Full-text · Article · Jul 2014 · Journal of Medical Case Reports
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    • "Recently, additional experimental [14] and clinical evidence [15] has appeared supporting the use of large-pore synthetic mesh in contaminated surgical fields. Slater and coworkers [16] carried out an extensive review of clinical trials of biological matrices and synthetic mesh. They concluded that: ‘In view of the current evidence, biologic grafts have similar results to synthetic mesh or autologous repair in either clean, contaminated, or complicated ventral hernia repair’. "
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    ABSTRACT: Introduction Synthetic mesh has been used traditionally to repair abdominal wall defects, but its use is limited in the case of bacterial contamination. New biological materials are now being used successfully for delayed primary closure of contaminated abdominal wall defects. The costs of biological materials may prevent surgeons from using them. We compared the conventional staged repair of contaminated abdominal wall defects with a single-stage procedure using a non-crosslinked porcine acellular dermal matrix. Methods A total of 14 cases with Grade 3 contaminated abdominal wall defects underwent delayed primary closure of the abdomen using a non-crosslinked porcine acellular dermal matrix (Strattice™ Reconstructive Tissue Matrix, LifeCell Corp., Branchburg, NJ, USA). The results were compared with a group of 14 patients who had received conventional treatment for the repair of contaminated abdominal wall defects comprising a staged repair during two separate hospital admissions employing synthetic mesh. Treatment modalities, outcomes, and costs were compared. Results In all cases treated with delayed primary closure employing non-crosslinked porcine acellular dermal matrix, there were no complications related to its use. Two patients died due to unrelated events. Although treatment costs were estimated to be similar in the two groups, the patients treated with porcine acellular dermal matrix spent less time as an inpatient than those receiving conventional two-stage repair. Conclusions Delayed primary closure of contaminated abdominal wall defects using a non-crosslinked porcine acellular dermal matrix may be a suitable alternative to conventional staged repair. In our patients, it resulted in early restoration of abdominal wall function and shorter hospitalization. The costs for treating contaminated abdominal wall defects using porcine acellular dermal matrix during a single hospital admission were not higher than costs for conventional two-stage repair. Further randomized studies are needed to expand upon these findings.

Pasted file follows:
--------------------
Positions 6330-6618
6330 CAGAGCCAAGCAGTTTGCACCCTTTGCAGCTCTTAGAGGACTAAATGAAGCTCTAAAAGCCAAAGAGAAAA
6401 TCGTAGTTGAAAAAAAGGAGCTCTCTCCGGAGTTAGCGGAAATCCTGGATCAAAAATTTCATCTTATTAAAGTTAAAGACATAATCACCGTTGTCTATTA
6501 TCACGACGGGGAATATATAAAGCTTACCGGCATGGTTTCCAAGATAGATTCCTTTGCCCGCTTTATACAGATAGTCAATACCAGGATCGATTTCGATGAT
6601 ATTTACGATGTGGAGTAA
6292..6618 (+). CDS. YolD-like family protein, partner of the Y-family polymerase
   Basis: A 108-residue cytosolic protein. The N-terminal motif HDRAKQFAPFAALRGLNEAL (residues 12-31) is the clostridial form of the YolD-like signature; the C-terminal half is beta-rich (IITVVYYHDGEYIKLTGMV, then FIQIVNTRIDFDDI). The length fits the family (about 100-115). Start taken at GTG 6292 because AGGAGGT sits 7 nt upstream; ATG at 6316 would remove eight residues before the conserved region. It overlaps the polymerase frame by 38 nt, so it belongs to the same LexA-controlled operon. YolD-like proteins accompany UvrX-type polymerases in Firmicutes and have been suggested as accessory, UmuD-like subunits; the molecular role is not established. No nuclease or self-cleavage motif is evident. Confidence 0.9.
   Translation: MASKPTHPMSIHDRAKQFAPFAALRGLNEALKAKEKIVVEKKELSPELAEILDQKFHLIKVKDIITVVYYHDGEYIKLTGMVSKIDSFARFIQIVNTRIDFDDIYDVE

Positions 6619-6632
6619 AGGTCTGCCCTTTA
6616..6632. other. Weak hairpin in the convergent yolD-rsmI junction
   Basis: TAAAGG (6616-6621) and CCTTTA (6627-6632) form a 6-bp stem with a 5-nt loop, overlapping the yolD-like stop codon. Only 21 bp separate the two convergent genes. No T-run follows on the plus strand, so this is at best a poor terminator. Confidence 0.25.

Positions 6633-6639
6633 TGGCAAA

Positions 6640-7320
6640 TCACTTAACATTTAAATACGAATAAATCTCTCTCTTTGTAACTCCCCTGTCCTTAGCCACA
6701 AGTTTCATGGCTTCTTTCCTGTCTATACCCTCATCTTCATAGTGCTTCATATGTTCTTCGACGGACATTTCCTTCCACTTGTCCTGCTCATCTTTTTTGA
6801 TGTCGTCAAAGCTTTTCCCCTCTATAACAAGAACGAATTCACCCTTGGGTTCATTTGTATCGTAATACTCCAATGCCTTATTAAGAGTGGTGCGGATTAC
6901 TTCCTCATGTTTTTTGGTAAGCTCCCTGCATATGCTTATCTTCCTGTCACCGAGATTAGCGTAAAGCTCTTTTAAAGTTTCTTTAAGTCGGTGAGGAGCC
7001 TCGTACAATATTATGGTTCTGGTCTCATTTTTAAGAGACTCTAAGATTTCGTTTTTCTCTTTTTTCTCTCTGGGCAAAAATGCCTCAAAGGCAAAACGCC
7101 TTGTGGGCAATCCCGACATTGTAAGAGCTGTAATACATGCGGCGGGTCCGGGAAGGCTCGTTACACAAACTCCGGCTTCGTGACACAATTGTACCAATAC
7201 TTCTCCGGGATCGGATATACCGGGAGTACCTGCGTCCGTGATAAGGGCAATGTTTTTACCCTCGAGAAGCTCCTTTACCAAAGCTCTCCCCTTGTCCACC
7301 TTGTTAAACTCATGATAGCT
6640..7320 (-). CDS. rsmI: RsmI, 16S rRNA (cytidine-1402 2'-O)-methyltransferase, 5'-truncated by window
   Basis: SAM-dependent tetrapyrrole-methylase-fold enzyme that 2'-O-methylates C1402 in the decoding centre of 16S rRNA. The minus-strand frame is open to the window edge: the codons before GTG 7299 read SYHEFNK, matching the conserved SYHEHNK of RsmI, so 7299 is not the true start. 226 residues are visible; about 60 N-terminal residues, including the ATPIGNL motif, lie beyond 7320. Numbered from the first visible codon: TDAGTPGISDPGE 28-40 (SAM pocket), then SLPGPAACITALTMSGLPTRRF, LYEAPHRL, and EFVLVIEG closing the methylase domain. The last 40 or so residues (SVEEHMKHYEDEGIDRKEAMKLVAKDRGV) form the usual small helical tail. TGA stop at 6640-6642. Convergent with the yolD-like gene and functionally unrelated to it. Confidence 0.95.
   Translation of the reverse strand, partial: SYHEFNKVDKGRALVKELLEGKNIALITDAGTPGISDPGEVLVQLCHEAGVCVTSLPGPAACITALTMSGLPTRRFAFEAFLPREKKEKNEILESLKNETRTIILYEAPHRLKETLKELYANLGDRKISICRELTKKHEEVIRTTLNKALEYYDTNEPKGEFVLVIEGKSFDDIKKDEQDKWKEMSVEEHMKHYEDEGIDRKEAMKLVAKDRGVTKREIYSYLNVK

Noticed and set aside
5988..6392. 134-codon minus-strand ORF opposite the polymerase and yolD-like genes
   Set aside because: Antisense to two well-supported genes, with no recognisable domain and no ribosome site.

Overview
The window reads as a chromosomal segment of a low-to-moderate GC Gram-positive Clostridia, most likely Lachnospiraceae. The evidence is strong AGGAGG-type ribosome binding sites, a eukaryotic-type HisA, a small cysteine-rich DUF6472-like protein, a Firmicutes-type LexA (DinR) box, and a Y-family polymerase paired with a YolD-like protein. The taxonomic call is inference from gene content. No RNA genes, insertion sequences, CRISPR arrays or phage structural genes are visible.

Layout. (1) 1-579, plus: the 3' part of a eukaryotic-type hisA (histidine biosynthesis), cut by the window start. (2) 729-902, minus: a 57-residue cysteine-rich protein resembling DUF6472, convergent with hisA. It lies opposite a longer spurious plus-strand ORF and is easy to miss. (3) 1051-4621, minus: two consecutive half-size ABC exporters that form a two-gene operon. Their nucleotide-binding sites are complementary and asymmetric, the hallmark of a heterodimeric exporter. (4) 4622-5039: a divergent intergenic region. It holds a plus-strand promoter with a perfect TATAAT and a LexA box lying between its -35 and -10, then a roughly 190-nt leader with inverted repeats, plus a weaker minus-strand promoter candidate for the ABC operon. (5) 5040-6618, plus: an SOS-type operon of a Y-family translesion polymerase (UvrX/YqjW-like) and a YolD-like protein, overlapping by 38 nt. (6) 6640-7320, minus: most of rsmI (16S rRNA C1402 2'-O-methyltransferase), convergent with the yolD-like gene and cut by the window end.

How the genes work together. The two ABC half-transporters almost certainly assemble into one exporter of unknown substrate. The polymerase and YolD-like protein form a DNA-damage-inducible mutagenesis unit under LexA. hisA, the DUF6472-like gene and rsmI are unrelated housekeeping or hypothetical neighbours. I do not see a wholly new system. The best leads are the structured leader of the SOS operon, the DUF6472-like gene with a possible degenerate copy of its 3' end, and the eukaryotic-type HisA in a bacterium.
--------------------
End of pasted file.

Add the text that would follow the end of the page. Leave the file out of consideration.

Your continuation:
Full-text · Article · Jul 2014 · Journal of Medical Case Reports